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Battle of the Kids' Books

I return from the outer darkness of my life these past few months to pass on news which made me think immediately of my livejournal friends.

School Library Journal's Battle of the Kids' Books is about to begin.  Last year's was a lot fun to read about.

here's a link:



trust me ... just read it

Meet Miranda ... a mostly average 12 year old girl living in New York in the late 70s. Her favorite book, bar none, is A Wrinkle in Time by Madeleine L'Engle*. She carries a worn, much loved copy with her everywhere, compulsively re-reading it.

The big news in Miranda's life is that her mom's going to be a participant on the $20,000 Pyramid (with Dick Clark!). Otherwise, Miranda goes to school, falls in and out with her friends, and copes with pre-teen life. Miranda narrates When You Reach Me by Rebecca Stead, and she has a great voice. You keep reading because you like listening to her tell this spare, odd story.

And it is an odd little story she's writing, almost journal style, to a mysterious "you." Amid the relative normality of middle school life, Miranda receives anonymous, cryptic notes and a variety of things go missing. Then there's the laughing man, who lives under the mailbox on the corner and kicks at the traffic. Clearly, something a little off-beat is going on, and clues lay thick upon the ground.

When all the clues came together, I had a "light-bulb" moment - a flash where all the seemingly unrelated bits came together into one, terrific whole. This little gem of a book is going to stick with me for quite awhile. Strangely enough, it's Miranda's favorite book (and one of my own childhood favorites) that provides the solution.

tesser well, children.

The Conference and the Newbie

My wonderful family purchased a registration to the Sirens Conference for me for Christmas last year. They hid the printout beneath hiking socks, so I was surprised almost to the point of tears. I have been anticipating this trip, then, for the better part of 10 months.  It did not disappoint! I was a little nervous, both being by myself and never having been to a conference before. I had spent one day at Balticon when Lois Bujold was GOH, but it intimidated me to a such large extent that I never was tempted to go to another con until Sherwood Smith announced Sirens.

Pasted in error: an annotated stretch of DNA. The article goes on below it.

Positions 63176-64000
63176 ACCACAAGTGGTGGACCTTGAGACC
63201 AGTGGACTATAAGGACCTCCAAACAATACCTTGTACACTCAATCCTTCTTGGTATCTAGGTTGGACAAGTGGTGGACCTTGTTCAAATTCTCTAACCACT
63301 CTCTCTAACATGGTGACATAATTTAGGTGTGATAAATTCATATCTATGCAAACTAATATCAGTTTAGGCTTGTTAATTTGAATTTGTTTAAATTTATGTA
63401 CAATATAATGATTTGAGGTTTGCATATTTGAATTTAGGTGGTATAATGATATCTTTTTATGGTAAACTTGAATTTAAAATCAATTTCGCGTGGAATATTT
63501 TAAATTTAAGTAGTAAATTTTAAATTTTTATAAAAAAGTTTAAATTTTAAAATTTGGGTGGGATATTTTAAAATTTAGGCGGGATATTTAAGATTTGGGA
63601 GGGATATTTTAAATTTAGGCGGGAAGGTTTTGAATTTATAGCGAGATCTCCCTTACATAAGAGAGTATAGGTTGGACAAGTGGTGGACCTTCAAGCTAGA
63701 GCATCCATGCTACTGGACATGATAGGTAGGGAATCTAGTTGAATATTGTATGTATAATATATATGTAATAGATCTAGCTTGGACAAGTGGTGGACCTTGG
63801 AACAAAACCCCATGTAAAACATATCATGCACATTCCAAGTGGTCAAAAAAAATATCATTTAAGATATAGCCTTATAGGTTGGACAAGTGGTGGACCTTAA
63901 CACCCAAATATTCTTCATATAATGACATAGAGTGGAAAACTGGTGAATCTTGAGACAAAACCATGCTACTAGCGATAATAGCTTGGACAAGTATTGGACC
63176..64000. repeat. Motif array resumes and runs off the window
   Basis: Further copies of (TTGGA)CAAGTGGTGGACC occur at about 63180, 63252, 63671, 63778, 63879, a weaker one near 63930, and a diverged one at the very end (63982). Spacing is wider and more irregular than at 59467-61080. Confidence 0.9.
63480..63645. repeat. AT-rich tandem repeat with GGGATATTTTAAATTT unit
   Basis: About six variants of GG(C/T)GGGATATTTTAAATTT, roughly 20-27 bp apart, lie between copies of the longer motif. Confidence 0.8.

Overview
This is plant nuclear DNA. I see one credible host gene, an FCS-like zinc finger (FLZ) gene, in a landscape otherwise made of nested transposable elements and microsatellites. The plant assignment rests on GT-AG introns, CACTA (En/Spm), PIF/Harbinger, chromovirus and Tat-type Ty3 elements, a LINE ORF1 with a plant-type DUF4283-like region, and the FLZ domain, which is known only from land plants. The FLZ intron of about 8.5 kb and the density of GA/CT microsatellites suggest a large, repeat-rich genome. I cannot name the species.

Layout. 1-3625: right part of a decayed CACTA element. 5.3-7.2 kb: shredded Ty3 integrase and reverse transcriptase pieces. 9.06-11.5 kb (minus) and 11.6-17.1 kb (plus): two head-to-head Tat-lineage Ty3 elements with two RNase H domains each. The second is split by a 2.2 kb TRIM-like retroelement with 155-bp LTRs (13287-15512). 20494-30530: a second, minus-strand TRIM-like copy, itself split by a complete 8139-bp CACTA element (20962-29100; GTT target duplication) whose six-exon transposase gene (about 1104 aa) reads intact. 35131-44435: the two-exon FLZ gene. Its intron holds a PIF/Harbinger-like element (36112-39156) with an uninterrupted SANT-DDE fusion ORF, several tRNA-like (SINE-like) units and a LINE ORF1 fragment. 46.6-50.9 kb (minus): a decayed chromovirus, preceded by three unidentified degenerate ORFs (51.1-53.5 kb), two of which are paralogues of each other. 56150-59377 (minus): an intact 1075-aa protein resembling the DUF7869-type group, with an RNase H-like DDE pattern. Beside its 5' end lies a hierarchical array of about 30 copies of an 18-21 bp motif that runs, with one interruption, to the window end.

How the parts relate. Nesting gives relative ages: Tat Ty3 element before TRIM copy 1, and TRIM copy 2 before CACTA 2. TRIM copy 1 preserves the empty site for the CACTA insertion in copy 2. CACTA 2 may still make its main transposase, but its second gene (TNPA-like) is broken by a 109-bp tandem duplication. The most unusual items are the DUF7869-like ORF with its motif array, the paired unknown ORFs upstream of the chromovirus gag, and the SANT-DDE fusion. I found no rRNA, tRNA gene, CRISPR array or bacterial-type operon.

Sirens was a conference and a retreat about women warriors and the fantasy genre - about women who write fantasy, women who read fantasy, and women characters in the stories we love to read. The guests of honor were Tamora Pierce, Sherwood Smith, and Kristin Cashore.  Each of these strong women brought unique perspectives to the conversation, that nonetheless complemented one another. Tammy presented an amazing overview of her life in relation to reading and writing strong women. Kristin discussed the power of words and how to navigate the space between speaker and listener (author and reader) in the understanding of words. Her next book, from which she read a selection, is going to rock! Sherwood delivered a masterful academic talk about the importance of women in literary circles, and the power wielded by French salons and bluestockings. It was, at once, historically interesting and currently applicable.

Beyond the keynotes, the various breakout sessions gave everyone an opportunity to pursue more individual interests. I think my favorite session was a roundtable conversation about how women warriors retain their femininity.  The conversation ranged widely through favorite books and characters, personal experiences, and a discussion of third wave feminism. We all came to an agreement, that whatever choices individual women make in their lives that all their sisters around the world need to support and sustain those choices. I also wrote a Mary Sue just for fun, taught a self defense class, learned about dark ages armor, and discovered online fanfic.

Bedtime stories and signings provided a highlights too. Tammy read from the next Beka Cooper book, Mastiff, and talked about her ambitious and daunting writing schedule for the next five years. Sherwood introduced Banner of the Damned, which is the book that I most want to read next. And, as mentioned above, Kristin teased us with Fire and the book after that. Many great conversations happened while waiting for books and other merchandise to be signed.